To be honest, there are some things in this life that I have never given a second thought to…and this question was one of those things. At least, that was until our small astronomy group had the pleasure of hosting Wellington-based astronomer Frank Andrews at one of our monthly meetings!
Human beings are a remarkable species, but we also have an incredible ability to just accept everyday things, without question, just because “they are”. For me, having 24 hours in a day definitely fell into that category. It wasn’t until our esteemed presenter asked the question, “why?”, that I had to admit I hadn’t the slightest clue! Do you? Doesn’t 24 seem rather arbitrary when you think about it?
Well, you’ll have to forgive me if I get some of the finer detail wrong, but in truth I was more interested in the “why” than the “who”. Let’s just say it was in “ancient times”, perhaps the Sumerians or the Babylonians, and in those ages everything was related to “the gods”. The gods were perfect, they lived in the sky (represented by the stars) and passed overhead in an arc every night. So how does one represent the perfection of the gods watching over us during the cycle of day and night? Well, with a perfect circle of course! So, how do we divide up a 360° circle into even pieces? The most obvious is to divide it into half, making 2 x 180° pieces. Dividing each of those in half again gives 4 x 90° pieces, and again 8 x 45° chunks. But if we again try to divide the pieces, we end up with a non-whole (and therefore “imperfect”!) number – 22.5°. It also leaves us with a “clock” that represents an entire day/night cycle of only 8 evenly-divisible pieces – not particularly accurate at describing a time of day or night.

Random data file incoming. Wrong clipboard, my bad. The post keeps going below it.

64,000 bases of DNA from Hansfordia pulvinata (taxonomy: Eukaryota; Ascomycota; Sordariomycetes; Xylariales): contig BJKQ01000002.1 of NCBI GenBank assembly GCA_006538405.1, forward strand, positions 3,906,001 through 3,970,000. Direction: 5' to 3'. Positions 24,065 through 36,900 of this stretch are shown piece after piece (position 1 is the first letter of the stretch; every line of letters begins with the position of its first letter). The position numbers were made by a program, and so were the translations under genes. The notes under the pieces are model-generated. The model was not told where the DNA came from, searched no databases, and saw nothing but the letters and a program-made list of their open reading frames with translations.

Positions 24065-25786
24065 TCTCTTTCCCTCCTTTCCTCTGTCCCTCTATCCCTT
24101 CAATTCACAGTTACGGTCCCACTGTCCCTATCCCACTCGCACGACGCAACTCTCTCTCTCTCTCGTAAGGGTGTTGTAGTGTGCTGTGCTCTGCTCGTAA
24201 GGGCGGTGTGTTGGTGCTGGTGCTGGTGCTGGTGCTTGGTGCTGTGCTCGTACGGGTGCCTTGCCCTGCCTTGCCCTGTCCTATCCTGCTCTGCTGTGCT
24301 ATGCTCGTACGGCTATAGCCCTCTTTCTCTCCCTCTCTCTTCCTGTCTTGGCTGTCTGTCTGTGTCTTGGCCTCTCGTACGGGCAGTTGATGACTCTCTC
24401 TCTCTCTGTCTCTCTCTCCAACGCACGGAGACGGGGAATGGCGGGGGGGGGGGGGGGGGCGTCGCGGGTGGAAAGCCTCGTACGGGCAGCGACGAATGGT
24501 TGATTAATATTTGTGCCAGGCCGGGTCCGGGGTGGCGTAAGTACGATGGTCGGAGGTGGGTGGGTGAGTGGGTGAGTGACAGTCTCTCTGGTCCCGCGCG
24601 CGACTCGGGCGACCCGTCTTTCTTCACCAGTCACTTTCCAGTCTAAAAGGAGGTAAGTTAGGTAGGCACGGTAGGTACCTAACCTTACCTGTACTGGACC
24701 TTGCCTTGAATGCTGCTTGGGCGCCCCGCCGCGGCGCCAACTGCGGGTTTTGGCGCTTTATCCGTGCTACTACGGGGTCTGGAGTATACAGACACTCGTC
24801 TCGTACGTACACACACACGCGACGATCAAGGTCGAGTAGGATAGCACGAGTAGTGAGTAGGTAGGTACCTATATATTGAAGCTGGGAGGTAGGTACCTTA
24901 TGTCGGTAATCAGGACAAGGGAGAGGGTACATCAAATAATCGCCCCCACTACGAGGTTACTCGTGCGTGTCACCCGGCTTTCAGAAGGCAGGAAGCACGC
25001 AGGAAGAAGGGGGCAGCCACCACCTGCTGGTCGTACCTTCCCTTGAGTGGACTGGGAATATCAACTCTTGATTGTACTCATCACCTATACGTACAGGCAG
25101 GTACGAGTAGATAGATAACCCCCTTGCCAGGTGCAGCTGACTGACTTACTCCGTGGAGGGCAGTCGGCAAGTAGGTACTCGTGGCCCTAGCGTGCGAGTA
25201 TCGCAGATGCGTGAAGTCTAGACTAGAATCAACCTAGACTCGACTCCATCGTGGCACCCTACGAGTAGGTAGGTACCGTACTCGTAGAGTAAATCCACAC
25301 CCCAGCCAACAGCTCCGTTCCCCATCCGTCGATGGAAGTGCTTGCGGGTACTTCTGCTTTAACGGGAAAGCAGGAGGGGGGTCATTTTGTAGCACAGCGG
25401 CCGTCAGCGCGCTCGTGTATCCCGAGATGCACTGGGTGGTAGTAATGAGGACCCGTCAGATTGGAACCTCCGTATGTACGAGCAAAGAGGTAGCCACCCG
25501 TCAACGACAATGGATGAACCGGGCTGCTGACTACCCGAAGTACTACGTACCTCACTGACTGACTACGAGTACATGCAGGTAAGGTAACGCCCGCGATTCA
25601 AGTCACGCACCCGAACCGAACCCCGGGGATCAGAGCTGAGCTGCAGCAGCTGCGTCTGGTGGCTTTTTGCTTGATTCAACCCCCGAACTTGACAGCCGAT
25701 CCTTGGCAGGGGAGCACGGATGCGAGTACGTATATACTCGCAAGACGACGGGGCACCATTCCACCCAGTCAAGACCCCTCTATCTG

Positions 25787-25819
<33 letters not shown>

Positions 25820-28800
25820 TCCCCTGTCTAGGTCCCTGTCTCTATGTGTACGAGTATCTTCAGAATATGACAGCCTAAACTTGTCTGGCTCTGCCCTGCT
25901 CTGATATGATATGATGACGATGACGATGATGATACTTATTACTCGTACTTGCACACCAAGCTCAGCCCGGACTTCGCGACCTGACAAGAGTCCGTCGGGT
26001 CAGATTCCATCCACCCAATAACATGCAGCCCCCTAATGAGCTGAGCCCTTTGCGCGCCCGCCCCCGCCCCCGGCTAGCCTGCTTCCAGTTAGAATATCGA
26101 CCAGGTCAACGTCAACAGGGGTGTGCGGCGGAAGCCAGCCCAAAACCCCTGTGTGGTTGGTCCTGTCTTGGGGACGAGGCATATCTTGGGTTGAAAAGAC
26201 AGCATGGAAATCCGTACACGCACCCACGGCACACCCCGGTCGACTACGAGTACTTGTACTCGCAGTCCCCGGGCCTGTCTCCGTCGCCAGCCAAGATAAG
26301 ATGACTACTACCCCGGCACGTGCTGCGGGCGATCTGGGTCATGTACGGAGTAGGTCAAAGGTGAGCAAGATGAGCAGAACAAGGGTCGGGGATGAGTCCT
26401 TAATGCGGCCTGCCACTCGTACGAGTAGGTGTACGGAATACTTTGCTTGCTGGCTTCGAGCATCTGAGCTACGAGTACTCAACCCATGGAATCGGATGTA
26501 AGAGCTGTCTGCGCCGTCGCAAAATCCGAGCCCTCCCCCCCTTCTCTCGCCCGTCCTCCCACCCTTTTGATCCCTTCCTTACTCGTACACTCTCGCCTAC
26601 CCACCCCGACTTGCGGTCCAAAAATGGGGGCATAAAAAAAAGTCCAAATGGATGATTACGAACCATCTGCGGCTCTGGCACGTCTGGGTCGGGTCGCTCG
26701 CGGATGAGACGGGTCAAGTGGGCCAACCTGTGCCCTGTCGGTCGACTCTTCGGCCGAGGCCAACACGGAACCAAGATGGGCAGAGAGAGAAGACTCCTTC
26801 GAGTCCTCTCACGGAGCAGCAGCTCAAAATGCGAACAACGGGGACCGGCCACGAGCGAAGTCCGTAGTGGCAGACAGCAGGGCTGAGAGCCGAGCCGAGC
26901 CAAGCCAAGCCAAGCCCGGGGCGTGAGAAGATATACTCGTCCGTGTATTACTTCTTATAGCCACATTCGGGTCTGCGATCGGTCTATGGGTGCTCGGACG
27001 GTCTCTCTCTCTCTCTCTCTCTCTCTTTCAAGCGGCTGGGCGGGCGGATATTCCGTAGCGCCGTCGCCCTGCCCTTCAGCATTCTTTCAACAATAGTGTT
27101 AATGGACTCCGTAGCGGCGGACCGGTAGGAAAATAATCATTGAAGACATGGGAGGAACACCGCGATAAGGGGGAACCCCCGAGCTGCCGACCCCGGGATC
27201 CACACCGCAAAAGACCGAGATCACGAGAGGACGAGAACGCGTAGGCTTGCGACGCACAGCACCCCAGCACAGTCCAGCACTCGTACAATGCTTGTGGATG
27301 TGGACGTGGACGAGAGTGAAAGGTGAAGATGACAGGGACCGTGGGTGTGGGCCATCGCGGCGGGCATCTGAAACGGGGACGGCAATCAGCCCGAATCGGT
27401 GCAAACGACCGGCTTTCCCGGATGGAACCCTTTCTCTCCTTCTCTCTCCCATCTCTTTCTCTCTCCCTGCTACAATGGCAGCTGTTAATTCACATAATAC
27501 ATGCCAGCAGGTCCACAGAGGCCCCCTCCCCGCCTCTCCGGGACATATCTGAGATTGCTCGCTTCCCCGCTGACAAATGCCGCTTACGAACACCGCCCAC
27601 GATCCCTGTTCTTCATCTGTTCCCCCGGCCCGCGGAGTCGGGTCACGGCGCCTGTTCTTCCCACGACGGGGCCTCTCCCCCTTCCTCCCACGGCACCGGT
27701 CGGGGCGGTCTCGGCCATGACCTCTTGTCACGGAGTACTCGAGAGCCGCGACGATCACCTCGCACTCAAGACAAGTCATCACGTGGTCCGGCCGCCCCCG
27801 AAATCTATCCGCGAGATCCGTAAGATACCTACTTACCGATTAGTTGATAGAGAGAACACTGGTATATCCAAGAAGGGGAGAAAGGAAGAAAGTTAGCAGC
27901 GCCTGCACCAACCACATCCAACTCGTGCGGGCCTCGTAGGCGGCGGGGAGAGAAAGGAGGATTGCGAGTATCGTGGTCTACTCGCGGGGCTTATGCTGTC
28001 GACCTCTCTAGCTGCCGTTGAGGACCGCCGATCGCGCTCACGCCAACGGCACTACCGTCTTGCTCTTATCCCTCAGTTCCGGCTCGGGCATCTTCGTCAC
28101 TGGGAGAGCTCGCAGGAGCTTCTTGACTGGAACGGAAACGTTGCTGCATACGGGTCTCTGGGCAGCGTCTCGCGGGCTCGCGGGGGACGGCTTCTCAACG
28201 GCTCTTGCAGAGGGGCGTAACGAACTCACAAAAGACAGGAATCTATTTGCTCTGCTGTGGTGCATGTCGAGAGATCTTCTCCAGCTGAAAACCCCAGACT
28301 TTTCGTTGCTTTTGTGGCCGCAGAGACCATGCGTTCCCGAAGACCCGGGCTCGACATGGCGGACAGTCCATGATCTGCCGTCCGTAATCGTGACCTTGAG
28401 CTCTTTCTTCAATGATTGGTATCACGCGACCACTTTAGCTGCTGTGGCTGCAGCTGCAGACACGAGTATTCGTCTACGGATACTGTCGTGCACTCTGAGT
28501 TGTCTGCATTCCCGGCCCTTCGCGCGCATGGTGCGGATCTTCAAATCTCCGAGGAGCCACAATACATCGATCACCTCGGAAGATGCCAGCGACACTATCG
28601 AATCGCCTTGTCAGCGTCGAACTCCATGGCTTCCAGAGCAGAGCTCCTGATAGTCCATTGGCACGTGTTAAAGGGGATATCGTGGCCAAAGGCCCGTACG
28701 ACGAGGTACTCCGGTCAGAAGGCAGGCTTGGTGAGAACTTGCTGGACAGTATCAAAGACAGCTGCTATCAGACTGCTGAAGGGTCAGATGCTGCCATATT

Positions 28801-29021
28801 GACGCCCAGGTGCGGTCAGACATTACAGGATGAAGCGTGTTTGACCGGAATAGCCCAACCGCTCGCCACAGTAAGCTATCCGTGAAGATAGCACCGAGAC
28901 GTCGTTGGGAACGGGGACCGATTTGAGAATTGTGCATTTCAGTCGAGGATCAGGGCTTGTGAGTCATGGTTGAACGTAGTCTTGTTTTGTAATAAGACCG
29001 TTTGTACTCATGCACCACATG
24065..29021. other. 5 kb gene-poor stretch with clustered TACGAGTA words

So, how else can we divide a perfect circle into “even” pieces of smaller size and whole (perfect) numbers? How about thirds? The first division give us 3 x 120° pieces, the second 6 x 60°, the third 12 x 30° and finally, the fourth division will give us 24 x 15° pieces. Nice! A further division will, of course, give us a non-whole and therefore imperfect number, but 24 pieces is a much more accurate way to be able describe a particular time than 8 pieces, don’t you think?
Oh, and one more thing – why do we call a “minute” a minute and a “second” a second? The first comes from the Latin word “minuta”, meaning “small”, and refers to the (first) minute (part) – in other words, it is the first minute part (or division) of the hour. Naturally the “second” refers to the second minute part, achieved by dividing the first minute part into smaller pieces.
I hope you learned something from that…I know I certainly did.
Thanks for reading, and wishing you clear skies!